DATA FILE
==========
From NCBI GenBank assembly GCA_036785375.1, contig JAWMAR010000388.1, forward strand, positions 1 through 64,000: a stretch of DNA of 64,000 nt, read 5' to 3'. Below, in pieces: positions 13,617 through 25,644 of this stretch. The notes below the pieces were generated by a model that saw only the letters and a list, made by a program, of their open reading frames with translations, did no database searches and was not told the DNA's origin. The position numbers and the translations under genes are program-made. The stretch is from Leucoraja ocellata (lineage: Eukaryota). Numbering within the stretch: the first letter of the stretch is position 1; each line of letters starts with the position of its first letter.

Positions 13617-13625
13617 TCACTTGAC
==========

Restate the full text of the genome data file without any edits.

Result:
From NCBI GenBank assembly GCA_036785375.1, contig JAWMAR010000388.1, forward strand, positions 1 through 64,000: a stretch of DNA of 64,000 nt, read 5' to 3'. Below, in pieces: positions 13,617 through 25,644 of this stretch. The notes below the pieces were generated by a model that saw only the letters and a list, made by a program, of their open reading frames with translations, did no database searches and was not told the DNA's origin. The position numbers and the translations under genes are program-made. The stretch is from Leucoraja ocellata (lineage: Eukaryota). Numbering within the stretch: the first letter of the stretch is position 1; each line of letters starts with the position of its first letter.

Positions 13617-13625
13617 TCACTTGAC